Deadheads, Jewish and non, bring a Talmudist’s eye to the band’s lyrics, most of them the work of lyricist Robert Hunter.

"Eyes of the World," from the band’s 1973 album "Wake of the Flood," contains messages "about how my behavior in this world is reflected onto others, and how I can reflect divinity," said Leah Chava Reiner, a 52-year-old from Massachusetts whose embrace of her Jewish roots initially manifested through listening to the Dead.

"He’s come to take his children home," a line from one of the band’s best-known songs, "Uncle John’s Band," is a reference to the ingathering of the tribes, according to Moshe Shur, one of the leaders of the retreat weekend.

"There’s something about the music that is so beautiful, it’s religious," said Shur, an Orthodox rabbi who got close to the band while living on a California commune in the 1970s.

"It’s funny to see the way Jews also exchange bits and information about Dead shows and songs like an encyclopedia, the way they do about Talmud, but it makes sense," said David Freelund, one of a number of rabbis who attended the retreat. "As a people, we have an intimate relationship with texts. We are the originals who study and critique text, so of course Jewish Deadheads will dissect lyrics." ... er-stopped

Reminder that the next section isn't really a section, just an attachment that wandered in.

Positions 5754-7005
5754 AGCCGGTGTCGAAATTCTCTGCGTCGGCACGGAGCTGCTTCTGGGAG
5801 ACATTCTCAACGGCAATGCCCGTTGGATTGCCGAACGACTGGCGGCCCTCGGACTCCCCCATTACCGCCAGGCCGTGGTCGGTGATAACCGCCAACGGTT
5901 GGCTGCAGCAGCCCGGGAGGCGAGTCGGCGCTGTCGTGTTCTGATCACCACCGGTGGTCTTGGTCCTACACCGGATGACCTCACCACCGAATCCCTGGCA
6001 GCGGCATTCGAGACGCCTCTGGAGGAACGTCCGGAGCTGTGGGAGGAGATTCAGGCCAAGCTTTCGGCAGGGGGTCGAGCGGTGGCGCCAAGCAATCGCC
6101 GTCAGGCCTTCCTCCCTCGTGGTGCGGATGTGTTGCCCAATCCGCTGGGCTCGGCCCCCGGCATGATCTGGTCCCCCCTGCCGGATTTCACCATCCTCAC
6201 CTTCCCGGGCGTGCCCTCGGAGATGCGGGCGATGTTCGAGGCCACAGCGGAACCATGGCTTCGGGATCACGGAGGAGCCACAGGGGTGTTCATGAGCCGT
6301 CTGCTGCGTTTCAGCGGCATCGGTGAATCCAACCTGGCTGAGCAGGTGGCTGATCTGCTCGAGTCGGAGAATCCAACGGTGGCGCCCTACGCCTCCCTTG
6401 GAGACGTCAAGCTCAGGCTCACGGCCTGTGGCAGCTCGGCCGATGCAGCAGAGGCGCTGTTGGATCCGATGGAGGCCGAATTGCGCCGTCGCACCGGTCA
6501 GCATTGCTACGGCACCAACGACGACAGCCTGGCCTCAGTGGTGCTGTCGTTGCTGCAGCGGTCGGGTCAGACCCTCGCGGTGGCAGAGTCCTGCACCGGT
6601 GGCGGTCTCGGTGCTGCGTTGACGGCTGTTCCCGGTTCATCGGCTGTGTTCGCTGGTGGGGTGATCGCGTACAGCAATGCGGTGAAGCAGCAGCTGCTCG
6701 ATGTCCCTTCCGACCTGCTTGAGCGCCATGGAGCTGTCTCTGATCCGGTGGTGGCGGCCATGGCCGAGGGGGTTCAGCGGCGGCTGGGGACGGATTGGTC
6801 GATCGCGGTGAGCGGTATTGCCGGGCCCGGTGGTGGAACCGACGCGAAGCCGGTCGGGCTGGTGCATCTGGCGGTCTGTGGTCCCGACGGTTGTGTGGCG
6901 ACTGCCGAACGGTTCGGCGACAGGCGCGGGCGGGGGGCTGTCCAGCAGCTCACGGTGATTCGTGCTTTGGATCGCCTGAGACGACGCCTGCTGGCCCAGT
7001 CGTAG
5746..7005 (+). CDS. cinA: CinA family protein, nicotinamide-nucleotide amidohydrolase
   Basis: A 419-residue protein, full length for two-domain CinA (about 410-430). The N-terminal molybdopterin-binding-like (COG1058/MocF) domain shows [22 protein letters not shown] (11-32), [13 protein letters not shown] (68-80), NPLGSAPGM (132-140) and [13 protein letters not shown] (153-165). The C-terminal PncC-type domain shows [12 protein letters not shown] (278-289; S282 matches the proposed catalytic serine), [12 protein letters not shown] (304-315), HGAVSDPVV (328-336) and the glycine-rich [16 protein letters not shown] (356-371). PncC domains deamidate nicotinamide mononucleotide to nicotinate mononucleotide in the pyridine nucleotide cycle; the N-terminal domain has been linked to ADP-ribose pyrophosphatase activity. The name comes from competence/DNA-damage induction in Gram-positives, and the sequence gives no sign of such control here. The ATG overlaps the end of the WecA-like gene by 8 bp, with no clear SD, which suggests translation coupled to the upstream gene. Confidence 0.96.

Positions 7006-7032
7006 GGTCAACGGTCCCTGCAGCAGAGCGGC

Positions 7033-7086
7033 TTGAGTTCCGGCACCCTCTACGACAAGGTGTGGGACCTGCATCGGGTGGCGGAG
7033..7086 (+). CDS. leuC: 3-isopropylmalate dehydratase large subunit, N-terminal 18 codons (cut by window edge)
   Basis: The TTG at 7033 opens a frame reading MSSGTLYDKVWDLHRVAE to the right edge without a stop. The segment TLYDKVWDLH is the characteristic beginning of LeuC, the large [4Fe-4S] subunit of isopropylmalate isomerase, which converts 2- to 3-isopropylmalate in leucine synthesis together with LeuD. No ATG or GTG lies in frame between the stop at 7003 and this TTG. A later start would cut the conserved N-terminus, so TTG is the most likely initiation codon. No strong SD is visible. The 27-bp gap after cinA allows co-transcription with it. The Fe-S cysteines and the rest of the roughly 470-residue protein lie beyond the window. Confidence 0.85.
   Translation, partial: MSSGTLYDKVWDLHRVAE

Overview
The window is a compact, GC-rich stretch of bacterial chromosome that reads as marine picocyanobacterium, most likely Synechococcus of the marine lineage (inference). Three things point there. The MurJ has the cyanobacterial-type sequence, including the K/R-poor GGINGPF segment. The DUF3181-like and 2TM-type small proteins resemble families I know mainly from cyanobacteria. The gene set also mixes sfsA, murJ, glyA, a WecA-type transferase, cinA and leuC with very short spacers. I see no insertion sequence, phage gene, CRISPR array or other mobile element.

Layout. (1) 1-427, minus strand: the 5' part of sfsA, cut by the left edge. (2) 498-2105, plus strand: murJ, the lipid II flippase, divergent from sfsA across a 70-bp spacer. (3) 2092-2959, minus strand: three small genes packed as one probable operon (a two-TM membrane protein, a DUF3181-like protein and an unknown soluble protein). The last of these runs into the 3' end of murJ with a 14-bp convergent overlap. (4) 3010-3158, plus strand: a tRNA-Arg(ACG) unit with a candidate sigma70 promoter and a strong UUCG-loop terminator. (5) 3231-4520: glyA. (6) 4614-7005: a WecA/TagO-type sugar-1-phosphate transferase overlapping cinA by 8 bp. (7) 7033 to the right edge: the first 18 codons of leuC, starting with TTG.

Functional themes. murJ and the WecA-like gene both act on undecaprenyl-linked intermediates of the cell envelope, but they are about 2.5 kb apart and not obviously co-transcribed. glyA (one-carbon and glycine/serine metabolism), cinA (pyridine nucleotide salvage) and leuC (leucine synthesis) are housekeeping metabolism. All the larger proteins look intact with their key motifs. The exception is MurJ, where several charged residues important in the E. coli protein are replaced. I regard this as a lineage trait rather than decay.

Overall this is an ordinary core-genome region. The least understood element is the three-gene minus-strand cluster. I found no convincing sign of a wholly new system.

Re: Grateful Dead

Posted: Sat Mar 19, 2016 9:13 am
by arnoldo
This is another good article.
. . . Ripple imagines a “fountain not made by the hands of men,” echoing Mark 14:58 and Hebrews 9:11. Garcia remarked, “When I sing that song…I say to myself, ‘Am I really a Presbyterian minister?’” (D. McNally, The Long Strange Trip: The Insider History of the Grateful Dead, p. 376). Lyricist John Perry Barlow, a college religion major, slyly noted: “You have barely scratched the surface of what we extracted from the Bible alone” (J. Barlow, “Afterward,” in D. Dodd, ed., The Complete Annotated Grateful Dead Lyrics, pp. 422-23). ... the-bible/

Re: Grateful Dead

Posted: Wed Mar 23, 2016 2:55 pm
by John2

That is a good article, thanks. Makes me get their song Greatest Story Ever Told in my head (which references Moses, Abraham, Isaac and Gideon), and there's a good version of it here in a show from 1972 that starts with Promised Land (like the article mentions was common for shows): ... 08-orf.shn